Despite this, Masurczak says, the British were not always above leisure time. Their descriptions of India and its natives swung from aversion to the “naked black creatures squatting at the doors of their huts,” as noted by writer Emily Eden in the 1830s, and the longing for a life far from the constraints of civilization. “The pleasurable smoking of a hookah for example,” Masurczak points out, “many Englishmen even in the 18th century considered that a lost cultural technique, which they themselves adopted and with which they took a small step towards the foreign world.

Breathe in, breathe out

Whether it’s hatha yoga or transcendental meditation - stressed, big-city-dwelling Westerners like to imitate foreign cultures so as to decelerate and relax. But can you meditate yourself into a state of leisure? Psychologist Minh Tam Luong shakes her head. “Individuals are told that stress is an individual problem for them to solve: ‘Do something, make an effort, so that you can keep up with the competition,’ Yet the stress itself is usually due to the individual’s attempts to live up to external demands and expectations.” And they are getting bigger.

Eighty-one high school students completed mindfulness training which helped them reduce stress in their final years of school. Photo: Gerhard Seybert/Fotolia

Luong pitched her research tent at a place once considered to be a place of leisure - schola, the Latin word for school. There, she worked on leisure’s modern sister, mindfulness. But it was not so easy to find. “You can define it as a state, a personal trait, or as a program. The important thing is a attitude of presence and non-judgement.” Luong wanted to find out whether mindfulness could help high school students to cut their stress levels in the final years of school. For eight weeks she practised the Mindfulness Based Stress Reduction Programm (MBSR) with 81 eleventh-graders at three Freiburg schools. The program was developed by mindfulness pioneer Jon Kabat-Zinn in the late 1970s. “It was important to us that this was not about doing even more work. Instead, we wanted to encourage the young people to reflect more: What is important to me? How do I want to learn?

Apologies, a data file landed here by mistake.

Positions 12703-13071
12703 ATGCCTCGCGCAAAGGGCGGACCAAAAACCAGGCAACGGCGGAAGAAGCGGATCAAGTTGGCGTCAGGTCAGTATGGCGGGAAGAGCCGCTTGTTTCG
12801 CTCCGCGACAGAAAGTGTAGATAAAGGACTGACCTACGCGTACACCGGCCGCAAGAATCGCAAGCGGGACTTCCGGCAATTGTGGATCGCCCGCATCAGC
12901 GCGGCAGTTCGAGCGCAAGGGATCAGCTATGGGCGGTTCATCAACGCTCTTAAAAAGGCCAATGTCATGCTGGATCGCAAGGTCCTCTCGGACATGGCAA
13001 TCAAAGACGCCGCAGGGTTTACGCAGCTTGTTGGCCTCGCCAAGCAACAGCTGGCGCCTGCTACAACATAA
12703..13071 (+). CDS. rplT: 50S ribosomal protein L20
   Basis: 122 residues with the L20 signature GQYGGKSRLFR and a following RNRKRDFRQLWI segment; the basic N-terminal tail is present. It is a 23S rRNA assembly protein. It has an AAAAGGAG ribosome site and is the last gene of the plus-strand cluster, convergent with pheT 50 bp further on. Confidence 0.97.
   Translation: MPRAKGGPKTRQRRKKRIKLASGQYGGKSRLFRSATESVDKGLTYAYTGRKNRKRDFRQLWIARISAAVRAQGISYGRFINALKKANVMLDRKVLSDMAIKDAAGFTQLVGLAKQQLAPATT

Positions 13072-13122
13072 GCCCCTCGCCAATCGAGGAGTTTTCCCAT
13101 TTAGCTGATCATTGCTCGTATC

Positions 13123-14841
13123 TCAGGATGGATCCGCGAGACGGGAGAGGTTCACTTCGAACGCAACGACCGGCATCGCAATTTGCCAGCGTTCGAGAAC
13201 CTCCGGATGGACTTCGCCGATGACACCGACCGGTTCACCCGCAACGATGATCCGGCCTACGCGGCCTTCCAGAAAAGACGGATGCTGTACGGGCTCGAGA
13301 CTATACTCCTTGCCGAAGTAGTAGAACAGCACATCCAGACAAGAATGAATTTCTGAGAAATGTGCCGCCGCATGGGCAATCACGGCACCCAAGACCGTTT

The results demonstrated the effectiveness of the exercise, Luong says. The students who took part in the mindfulness courses felt less fearful and stressed than other students - even as many tests and exams approached. Their social and emotional skills improved, too. Luong sees mindfulness training “as a bridge which can lead to moments of leisure. For someone with high stress levels, that is not even possible.”


Into the second round
The German Research Foundation is sponsoring the collaborative research center 1015 Leisure: Borders, Temporal and Spatial Character, Practices with nearly 6.5 million euros over the next four years. This is the second round in which the collaborative research center received funding; it was launched in 2013. New subjects have been added, strengthening the contemporary link to leisure. The collaborative research center incorporates disciplines from the Faculties of Philology, Humanities, Theology, Economics and Behavioral Sciences, Environment and Natural Resources, Medicine, and the university hospitals. The computer center and the university library are also involved. The group is also helping to establish a Museum of Leisure and Literature in Baden-Baden. The speaker is Professor Elisabeth Cheauré of the Slavisches Seminar.